The City watchdog has faced a “range of challenges” while pursuing its digital transformation work — a strategy it has previously pledged would transform the way it regulates the industry.
Board notes from the Financial Conduct Authority’s July meeting, published last week (September 6), show the board was briefed on the regulator’s digital work and told of “historical and current challenges” associated with delivering the strategy.
The board was told the programme of work was in the “upper quartile of difficulty”, but noted the investment in technology and digital work was “necessary” to deliver the FCA’s transformation.
FTAdviser understands the projects have experienced a range of challenges, including external issues and the question of how to accurately scope the work required, common to complex projects.
It was also hit by more specific hurdles during the Covid-19 crisis, when projects were forced to adjust to remote working models due to lockdown. The global impact of the pandemic also meant some offshore providers used by the FCA had struggled to continue working.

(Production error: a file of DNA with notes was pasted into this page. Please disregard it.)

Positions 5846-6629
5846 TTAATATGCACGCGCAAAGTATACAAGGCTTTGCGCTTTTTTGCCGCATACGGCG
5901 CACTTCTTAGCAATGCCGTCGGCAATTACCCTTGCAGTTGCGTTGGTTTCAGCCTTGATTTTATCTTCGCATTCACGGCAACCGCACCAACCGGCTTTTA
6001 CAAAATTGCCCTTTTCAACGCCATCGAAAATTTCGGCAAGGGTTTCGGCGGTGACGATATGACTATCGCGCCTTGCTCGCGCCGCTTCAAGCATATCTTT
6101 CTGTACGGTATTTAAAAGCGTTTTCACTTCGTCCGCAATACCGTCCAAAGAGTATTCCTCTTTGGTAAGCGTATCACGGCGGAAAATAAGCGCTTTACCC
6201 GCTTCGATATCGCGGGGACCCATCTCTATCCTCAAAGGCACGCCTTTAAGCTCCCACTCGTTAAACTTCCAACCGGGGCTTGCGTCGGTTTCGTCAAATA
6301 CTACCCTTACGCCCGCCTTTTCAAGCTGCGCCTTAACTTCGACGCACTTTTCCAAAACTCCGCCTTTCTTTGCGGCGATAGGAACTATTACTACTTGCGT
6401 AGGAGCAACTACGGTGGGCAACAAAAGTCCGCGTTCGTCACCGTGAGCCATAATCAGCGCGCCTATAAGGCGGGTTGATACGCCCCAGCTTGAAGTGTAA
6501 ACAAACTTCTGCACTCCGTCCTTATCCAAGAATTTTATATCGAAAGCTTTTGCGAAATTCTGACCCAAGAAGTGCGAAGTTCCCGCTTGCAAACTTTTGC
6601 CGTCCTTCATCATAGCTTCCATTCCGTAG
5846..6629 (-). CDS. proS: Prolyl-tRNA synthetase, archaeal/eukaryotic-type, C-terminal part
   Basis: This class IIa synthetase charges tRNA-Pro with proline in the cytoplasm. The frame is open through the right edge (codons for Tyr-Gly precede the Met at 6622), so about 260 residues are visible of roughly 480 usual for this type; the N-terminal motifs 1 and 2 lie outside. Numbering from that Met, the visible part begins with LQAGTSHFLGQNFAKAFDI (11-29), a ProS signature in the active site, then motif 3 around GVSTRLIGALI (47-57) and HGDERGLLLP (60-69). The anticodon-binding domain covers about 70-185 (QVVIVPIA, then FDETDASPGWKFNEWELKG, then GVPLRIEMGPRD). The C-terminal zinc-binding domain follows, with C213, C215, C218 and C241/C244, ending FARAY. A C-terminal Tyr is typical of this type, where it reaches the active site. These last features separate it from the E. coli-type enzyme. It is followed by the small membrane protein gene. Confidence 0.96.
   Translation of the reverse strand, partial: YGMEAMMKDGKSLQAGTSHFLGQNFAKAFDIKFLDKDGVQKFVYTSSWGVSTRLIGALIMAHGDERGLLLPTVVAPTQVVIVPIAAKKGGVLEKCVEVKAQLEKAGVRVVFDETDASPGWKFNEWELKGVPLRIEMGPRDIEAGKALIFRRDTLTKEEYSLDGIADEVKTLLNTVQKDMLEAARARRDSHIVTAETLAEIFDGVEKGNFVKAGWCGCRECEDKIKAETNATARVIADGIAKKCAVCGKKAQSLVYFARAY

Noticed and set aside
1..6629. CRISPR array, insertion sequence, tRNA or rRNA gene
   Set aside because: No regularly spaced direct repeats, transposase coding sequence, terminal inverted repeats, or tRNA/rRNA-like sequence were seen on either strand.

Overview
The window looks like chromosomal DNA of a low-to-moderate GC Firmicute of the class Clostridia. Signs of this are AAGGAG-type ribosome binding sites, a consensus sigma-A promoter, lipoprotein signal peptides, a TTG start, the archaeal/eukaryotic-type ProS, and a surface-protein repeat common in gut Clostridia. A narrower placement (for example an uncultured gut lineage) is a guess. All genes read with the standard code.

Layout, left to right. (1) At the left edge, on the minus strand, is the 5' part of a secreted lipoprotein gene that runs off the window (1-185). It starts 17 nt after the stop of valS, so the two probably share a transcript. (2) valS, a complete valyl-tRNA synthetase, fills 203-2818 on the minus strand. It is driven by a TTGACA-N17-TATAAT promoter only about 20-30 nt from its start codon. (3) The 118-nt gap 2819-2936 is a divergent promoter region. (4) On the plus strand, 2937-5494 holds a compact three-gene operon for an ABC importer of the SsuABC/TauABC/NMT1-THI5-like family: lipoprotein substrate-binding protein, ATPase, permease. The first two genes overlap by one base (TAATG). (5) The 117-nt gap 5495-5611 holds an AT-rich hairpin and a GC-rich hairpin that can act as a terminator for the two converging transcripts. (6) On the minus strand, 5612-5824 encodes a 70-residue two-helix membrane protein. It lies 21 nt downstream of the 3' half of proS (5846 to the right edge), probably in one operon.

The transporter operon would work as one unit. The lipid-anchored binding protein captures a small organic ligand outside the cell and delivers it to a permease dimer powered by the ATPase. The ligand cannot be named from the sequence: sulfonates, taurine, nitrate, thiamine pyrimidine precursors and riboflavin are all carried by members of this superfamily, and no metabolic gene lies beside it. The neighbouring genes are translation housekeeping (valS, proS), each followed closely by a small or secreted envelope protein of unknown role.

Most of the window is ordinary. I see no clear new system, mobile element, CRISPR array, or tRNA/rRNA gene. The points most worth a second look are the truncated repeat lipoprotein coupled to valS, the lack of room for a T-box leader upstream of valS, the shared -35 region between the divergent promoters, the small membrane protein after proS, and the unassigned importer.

The City watchdog announced its overhauled digital and data strategy in January this year, saying it wanted to be “smarter” in the way it used technology to better understand the firms it regulates and trends in the market, which in turn would "transform the way it regulates and reduce the burden on firms".
Projects include a new data operating model, improvements to the regulator’s existing central data services, and the launch of new management and analytical tools to create in-house technology platforms.
This will be done alongside the introduction of RegData, a new data entry system for advisers to replace the current Gabriel system, as well as an effort to digitise parts of the FCA handbook.
Advisers have often battled the regulator’s Gabriel system, which last December experienced a five-day blackout that hampered some advisers' attempts to meet the Retail Mediation Activities Return deadline.
The FCA said it was making digital changes due to advances in technology and improvements in data analytics. It is also regulating an ever increasing number of firms, many of which are themselves using advanced data techniques.
It hopes its data- and technology-driven approach to regulation will allow it to anticipate harms before they crystallise, and use intelligence to better understand harm and manage it more swiftly.
As part of its business plan for 2020-21, the FCA has since pledged to work towards 'One FCA' — to improve the organisation and to make faster and more effective decisions via its digital work.
What do you think about the issues raised by this story? Email us on firstname.lastname@example.org to let us know.